So I was just doing a little light reading in the Florida Center for Reading Research’s teacher guide for K-1 reading instruction. Yes, fun stuff, I know. Anyhow, here’s something that jumped out at me:
The intent of managing transitions is to protect instructional time. It is important to keep a quick pace when transitioning between centers. Instill set routines and expectations for changing centers, putting materials away, and cleaning up center areas. It is important to use this transition time effectively.
Transitions get hairy, especially when they involve children. Why? Because there’s nothing settled; everything is up in the air; it’s wide open, and there are all sorts of options, and no direction, and chaos can erupt pretty fast.
This tends to happen, also, with adults in transition. We may know what we’re supposed to do next, or what would be best to do next, but in a transition… things get hairy.
We’re cleaning up, or putting away, or commuting to the next thing, or shifting gears, or whatever… and in that space, we can lose all focus, all direction, and we see all sorts of options.
Not all the options are good, right?
I hate extended transitions. Ohmygoodness, hate them. You know, like the month-before-you-move transition, when you’re packing and decluttering and just surviving until you actually move so you can have Real Life again? ICK.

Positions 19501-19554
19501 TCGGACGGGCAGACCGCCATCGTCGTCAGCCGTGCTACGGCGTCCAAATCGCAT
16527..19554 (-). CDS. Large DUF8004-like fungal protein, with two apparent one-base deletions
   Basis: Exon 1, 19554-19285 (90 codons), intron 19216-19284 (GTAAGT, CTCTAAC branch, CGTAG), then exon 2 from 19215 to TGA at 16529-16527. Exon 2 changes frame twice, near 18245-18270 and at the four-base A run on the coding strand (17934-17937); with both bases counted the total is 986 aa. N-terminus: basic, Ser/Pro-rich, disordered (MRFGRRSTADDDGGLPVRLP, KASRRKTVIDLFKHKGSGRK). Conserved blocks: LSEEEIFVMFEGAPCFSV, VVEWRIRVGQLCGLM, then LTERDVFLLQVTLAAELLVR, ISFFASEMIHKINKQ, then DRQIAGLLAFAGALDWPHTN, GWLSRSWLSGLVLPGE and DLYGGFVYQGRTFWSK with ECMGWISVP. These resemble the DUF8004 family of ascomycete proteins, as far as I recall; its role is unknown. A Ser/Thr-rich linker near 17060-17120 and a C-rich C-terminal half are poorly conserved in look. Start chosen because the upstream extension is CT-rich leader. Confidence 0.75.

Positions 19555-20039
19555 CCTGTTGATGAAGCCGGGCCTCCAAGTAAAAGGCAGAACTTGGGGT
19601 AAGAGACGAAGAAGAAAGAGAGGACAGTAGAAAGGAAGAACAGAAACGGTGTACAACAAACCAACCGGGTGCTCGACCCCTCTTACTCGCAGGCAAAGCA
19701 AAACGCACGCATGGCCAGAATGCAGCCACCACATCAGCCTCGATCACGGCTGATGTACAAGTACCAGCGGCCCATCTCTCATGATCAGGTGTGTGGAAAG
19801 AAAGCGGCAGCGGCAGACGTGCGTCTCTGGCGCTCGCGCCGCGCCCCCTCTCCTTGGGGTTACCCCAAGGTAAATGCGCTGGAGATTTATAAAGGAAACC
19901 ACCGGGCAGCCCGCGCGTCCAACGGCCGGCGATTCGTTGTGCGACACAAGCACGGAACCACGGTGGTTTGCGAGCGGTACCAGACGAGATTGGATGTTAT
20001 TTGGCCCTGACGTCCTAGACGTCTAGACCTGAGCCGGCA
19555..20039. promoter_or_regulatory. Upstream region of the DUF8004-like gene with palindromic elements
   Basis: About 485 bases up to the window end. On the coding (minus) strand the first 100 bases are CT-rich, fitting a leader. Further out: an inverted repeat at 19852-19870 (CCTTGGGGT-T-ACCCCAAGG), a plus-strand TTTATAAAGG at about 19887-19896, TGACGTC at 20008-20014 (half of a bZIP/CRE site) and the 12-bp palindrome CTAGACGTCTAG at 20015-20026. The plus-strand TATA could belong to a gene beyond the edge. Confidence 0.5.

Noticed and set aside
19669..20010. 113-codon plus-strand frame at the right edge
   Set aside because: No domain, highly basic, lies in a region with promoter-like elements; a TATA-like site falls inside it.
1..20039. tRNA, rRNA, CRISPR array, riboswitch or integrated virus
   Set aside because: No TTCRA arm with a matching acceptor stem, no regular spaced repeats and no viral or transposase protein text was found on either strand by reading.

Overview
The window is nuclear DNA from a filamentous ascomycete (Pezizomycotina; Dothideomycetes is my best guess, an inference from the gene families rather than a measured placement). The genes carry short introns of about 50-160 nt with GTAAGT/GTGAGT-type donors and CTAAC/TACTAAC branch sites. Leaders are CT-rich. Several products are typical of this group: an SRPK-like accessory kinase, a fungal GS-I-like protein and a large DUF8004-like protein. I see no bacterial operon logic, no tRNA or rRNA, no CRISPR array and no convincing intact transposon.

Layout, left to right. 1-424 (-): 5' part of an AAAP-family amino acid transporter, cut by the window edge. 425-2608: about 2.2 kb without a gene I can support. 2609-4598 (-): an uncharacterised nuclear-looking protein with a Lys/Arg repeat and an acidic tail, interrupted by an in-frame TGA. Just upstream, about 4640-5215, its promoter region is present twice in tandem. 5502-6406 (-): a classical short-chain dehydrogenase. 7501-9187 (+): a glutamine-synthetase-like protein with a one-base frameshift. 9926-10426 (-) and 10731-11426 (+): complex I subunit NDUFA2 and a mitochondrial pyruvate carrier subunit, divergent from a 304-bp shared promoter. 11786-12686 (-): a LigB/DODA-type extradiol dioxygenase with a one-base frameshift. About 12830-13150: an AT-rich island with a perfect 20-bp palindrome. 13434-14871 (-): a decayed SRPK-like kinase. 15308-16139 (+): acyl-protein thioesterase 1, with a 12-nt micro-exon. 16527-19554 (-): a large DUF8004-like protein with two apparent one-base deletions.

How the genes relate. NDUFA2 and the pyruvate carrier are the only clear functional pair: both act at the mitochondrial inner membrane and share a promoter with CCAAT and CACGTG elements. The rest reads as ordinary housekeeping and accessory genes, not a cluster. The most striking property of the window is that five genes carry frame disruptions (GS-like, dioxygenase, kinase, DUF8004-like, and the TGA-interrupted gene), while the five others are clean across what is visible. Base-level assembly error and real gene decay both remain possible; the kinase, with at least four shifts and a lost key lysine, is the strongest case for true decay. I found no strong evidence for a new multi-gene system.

And I don’t even like little transitions, much, when they’re extended beyond the absolute minimum needed. Maybe it’s just because of the kids. Once we get them ready to go out the door, we gotta go! before somebody tips over the box of toys, somebody else spills the cup of milk, somebody else plays in the toilet, somebody else loses a shoe.
But with myself, making a transition between, say, between putting the kids to bed and getting some work done… I can waste a lot of moments in transition. And yes, sometimes you need a Break. But a Break is not the same as a transition. A transition should move you as effectively and efficiently as possible from Activity 1 to Activity 2.
Lingering in the middle, without a plan, pointlessly, aimlessly, just because you’re procrastinating or unsure or indecisive about how to start Activity 2… that’s blech. It doesn’t give you the downtime, relaxation, aaaaaah of a break. It just makes you feel kind of, I don’t know, more tired. And crabby.
Or is that just me?